.NET vs. .NET Framework for server apps

There are two supported .NET implementations for building server-side apps: .NET and .NET Framework. The latest .NET version (currently .NET 8) is the preferred version of .NET to use for server development. The reasons to continue using .NET Framework are specific and limited.

Implementation Included versions
.NET .NET Core 1.0 - 3.1
.NET 5 and later versions
.NET Framework .NET Framework 1.0 - 4.8

Choose .NET

.NET has the following advantages for server apps:

  • Works cross-platform.

    .NET enables your web or service app to run on multiple platforms, for example, Windows, Linux, and macOS. You can also use any of these operating systems as your development workstation. Use the Visual Studio integrated development environment (IDE) on Windows, or use Visual Studio Code on macOS, Linux, or Windows. Visual Studio Code supports IntelliSense and debugging. Most third-party editors, such as Sublime, Emacs, and VI, work with .NET. These third-party editors get editor IntelliSense using Omnisharp. You can also skip the code editor and directly use the .NET CLI.

  • Lets you target microservices.

    A microservices architecture allows a mix of technologies across a service boundary. This technology mix enables a gradual embrace of .NET for new microservices that work with other microservices or services. For example, you can mix microservices or services developed with .NET Framework, Java, Ruby, or other monolithic technologies.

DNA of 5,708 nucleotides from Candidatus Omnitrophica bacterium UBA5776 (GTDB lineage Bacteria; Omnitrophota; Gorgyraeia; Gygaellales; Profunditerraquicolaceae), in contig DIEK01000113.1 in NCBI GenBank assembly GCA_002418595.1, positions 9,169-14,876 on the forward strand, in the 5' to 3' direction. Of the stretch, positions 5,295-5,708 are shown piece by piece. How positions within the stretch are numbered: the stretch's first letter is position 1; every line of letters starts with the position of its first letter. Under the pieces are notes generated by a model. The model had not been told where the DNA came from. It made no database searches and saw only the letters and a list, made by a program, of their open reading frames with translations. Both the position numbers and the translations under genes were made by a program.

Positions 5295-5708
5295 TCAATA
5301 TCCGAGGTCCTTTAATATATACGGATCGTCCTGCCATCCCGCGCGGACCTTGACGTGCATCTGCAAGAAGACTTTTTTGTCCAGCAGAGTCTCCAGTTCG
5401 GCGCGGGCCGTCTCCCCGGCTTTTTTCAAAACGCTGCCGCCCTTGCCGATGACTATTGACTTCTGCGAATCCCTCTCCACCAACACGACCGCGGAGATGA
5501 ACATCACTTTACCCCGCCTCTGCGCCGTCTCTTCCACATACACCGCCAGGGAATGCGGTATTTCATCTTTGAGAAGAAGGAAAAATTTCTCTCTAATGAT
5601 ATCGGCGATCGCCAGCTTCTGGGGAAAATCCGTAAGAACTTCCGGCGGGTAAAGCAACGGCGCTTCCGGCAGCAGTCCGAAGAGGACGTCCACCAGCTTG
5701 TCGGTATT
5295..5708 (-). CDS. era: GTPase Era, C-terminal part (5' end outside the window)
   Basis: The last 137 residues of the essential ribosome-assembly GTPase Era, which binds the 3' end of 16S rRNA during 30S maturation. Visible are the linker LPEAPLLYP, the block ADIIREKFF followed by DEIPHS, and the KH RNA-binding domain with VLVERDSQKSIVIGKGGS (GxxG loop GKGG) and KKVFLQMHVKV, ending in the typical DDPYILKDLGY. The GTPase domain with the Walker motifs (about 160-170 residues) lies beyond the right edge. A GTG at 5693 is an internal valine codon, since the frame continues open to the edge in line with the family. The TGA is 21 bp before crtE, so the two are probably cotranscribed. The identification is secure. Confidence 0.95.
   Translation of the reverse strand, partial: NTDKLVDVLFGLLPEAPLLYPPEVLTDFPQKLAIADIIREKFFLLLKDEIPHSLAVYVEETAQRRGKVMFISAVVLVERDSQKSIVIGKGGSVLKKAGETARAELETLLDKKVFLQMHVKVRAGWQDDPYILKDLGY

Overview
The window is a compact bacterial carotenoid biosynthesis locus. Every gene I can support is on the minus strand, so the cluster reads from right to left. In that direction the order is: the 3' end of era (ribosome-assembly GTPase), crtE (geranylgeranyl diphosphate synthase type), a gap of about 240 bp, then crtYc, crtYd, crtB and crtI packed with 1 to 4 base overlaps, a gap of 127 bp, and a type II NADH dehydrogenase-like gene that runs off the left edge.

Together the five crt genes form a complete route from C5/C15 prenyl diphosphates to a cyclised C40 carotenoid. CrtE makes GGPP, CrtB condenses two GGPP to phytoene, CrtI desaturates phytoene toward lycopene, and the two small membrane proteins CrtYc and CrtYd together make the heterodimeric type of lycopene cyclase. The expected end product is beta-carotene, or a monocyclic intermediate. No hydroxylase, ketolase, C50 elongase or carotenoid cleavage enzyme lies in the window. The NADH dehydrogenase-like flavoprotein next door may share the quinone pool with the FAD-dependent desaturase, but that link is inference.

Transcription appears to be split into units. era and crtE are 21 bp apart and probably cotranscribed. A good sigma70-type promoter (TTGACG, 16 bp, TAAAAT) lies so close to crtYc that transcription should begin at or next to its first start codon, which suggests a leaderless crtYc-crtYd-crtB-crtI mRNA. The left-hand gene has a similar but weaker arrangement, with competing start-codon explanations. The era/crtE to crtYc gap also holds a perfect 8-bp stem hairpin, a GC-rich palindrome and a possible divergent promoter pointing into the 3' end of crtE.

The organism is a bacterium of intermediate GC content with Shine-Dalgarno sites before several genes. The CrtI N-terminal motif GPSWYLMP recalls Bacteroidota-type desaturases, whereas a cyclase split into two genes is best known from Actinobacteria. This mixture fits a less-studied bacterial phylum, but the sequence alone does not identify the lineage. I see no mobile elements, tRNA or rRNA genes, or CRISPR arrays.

There are many infrastructure platforms available. Azure Service Fabric is designed for large and complex microservice systems. Azure App Service is a good choice for stateless microservices. Microservices alternatives based on Docker fit any microservices approach, as explained in the next section (Supports Docker containers). All these platforms support .NET and make them ideal for hosting your microservices.

    For more information about microservices architecture, see .NET Microservices: Architecture for containerized .NET apps.

  • Supports Docker containers.

    Containers are commonly used with a microservices architecture. Containers can also be used to containerize web apps or services that follow any architectural pattern. While .NET Framework can be used on Windows containers, the modularity and lightweight nature of .NET make it a better choice for containers. When you're creating and deploying a container, the size of its image is much smaller with .NET than with .NET Framework. Because it's cross-platform, you can deploy server apps to Linux Docker containers.

    You can host Docker containers in your own Linux or Windows infrastructure or in a cloud service such as Azure Kubernetes Service. Azure Kubernetes Service can manage, orchestrate, and scale container-based applications in the cloud.

  • Is high-performance and scalable.

    When your system needs the best possible performance and scalability, .NET and ASP.NET Core are your best options. The high-performance server runtime for Windows Server and Linux makes ASP.NET Core a top-performing web framework on TechEmpower benchmarks.